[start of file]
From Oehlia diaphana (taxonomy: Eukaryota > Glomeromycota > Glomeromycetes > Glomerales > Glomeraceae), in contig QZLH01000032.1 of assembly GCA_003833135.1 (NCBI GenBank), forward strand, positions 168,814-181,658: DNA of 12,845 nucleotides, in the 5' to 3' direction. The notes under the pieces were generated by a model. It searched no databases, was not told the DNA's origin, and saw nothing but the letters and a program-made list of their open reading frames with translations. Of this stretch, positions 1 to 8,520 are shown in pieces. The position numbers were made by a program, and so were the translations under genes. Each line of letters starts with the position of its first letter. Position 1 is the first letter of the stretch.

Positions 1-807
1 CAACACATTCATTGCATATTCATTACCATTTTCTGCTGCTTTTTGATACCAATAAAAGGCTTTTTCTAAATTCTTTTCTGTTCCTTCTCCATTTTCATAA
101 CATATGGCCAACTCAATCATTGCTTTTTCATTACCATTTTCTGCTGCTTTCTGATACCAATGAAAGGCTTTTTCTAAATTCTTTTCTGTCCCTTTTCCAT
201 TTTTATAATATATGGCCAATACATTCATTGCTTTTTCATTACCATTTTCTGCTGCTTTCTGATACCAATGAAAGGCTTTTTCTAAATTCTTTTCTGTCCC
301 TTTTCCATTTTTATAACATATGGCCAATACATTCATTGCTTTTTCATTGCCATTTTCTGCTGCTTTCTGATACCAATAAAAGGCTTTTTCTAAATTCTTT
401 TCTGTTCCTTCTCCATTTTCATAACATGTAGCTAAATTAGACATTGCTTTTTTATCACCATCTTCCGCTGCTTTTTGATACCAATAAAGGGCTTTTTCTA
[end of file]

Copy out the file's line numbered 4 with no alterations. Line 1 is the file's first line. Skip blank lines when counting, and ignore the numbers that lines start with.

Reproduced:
101 CATATGGCCAACTCAATCATTGCTTTTTCATTACCATTTTCTGCTGCTTTCTGATACCAATGAAAGGCTTTTTCTAAATTCTTTTCTGTCCCTTTTCCAT